Source: New York Times
As Tigrayan forces celebrated returned control over their regional capital, Mekelle, there was mostly silence from senior Ethiopian officials back in the nation’s capital, Addis Ababa.
As Ethiopian troops left Mekelle and other parts of the Tigray region, the country’s foreign affairs ministry described the retreat as an act of humanitarian good will, saying the government had declared a unilateral cease-fire in order to alleviate the suffering from a looming famine.
“The federal government understands that the people of Tigray, especially those in rural areas, have suffered greatly,” the statement said.
Diplomats briefed on the discussions underway in Addis Ababa said that senior officials within Prime Minister Abiy Ahmed’s government were at odds on how to proceed after claims from senior Tigrayan officials that they would keep fighting Ethiopian troops and their allied Amhara ethnic militias and Eritrean military forces.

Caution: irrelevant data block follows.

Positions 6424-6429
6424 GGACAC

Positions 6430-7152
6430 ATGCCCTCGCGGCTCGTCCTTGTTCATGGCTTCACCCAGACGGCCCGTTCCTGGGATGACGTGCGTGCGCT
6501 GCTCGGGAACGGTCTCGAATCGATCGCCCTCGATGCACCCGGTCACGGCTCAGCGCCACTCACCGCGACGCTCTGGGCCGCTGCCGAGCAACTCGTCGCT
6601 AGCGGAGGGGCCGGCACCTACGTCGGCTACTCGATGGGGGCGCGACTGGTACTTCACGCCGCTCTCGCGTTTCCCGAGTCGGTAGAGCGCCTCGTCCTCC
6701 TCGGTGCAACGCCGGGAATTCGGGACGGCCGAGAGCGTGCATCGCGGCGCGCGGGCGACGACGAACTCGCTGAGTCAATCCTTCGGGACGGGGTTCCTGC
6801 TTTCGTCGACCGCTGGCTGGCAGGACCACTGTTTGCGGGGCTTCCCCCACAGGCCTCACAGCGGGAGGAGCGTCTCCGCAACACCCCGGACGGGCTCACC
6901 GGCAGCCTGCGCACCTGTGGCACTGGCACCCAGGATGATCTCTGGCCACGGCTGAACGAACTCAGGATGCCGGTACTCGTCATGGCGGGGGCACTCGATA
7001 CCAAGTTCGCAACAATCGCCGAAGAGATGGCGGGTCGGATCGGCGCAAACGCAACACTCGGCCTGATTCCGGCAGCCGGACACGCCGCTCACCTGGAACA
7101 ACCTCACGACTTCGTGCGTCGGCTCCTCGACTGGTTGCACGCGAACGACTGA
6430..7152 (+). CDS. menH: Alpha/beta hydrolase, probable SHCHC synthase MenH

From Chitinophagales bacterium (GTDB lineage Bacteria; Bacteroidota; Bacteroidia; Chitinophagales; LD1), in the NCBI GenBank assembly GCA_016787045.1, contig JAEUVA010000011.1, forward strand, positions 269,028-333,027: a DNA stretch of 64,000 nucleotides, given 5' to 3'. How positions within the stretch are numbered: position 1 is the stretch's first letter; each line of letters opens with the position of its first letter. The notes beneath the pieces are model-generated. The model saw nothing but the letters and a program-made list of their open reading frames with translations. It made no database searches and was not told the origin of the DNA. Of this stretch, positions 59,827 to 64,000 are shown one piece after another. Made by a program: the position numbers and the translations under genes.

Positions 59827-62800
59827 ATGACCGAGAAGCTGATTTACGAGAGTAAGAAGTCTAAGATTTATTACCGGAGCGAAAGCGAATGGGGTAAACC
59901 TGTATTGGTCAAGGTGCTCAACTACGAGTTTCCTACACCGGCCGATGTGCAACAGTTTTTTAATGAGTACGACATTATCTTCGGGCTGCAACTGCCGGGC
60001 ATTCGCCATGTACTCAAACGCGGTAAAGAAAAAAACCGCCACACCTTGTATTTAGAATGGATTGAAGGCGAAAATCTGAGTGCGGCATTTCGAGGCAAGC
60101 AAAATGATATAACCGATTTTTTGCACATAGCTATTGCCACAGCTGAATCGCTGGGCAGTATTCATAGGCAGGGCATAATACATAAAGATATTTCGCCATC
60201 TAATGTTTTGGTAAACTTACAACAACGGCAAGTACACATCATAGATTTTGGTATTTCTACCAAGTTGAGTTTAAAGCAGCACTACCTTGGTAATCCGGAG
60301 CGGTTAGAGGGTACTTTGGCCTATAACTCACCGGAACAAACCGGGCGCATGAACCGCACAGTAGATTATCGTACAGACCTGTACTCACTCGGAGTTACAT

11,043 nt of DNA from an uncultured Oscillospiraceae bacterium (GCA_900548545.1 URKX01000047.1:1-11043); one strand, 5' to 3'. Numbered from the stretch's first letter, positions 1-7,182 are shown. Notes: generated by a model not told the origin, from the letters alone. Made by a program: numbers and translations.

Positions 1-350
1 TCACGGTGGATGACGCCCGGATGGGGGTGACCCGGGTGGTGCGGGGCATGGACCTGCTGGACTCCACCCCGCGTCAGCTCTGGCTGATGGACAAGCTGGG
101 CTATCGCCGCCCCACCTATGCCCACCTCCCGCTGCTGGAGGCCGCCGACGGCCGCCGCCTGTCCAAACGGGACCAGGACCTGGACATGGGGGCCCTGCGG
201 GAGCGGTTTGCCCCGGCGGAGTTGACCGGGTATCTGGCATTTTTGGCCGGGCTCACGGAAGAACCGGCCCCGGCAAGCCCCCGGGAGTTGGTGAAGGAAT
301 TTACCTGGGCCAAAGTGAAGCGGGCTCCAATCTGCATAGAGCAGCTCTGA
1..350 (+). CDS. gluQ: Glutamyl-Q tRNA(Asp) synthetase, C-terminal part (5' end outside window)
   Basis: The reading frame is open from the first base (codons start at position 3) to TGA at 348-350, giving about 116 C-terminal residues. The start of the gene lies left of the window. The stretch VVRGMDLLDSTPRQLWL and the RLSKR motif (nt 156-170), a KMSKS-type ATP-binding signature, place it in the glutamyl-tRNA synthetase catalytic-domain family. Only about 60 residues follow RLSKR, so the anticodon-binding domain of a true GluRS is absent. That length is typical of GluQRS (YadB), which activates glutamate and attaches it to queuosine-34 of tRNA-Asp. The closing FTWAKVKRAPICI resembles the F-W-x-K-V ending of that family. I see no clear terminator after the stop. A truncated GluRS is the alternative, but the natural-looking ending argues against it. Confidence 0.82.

Now, two senior Western officials said that Eritrean officials were genuinely concerned that the Tigrayans could reverse the tide of the conflict by invading Eritrea. They said that avoiding another escalation would be the focus for intensive diplomatic efforts.
The effort is expected to include influential African emissaries in the coming days to try to head off more conflict, the officials said.
In Washington, Robert Godec, acting assistant secretary of state for the State Department’s Bureau of African Affairs, said on Tuesday that the Biden administration welcomed the Ethiopian government’s decision to declare a temporary end to hostilities.
“We will watch closely to determine if the cease-fire results in changes on the ground,” he said. “It is essential now that all parties commit to the cease-fire, allow humanitarian access, protect civilians, there be independent investigations into atrocities, and that there is justice for victims.”
“We will not stand by in the face of horrors in Tigray,” he added.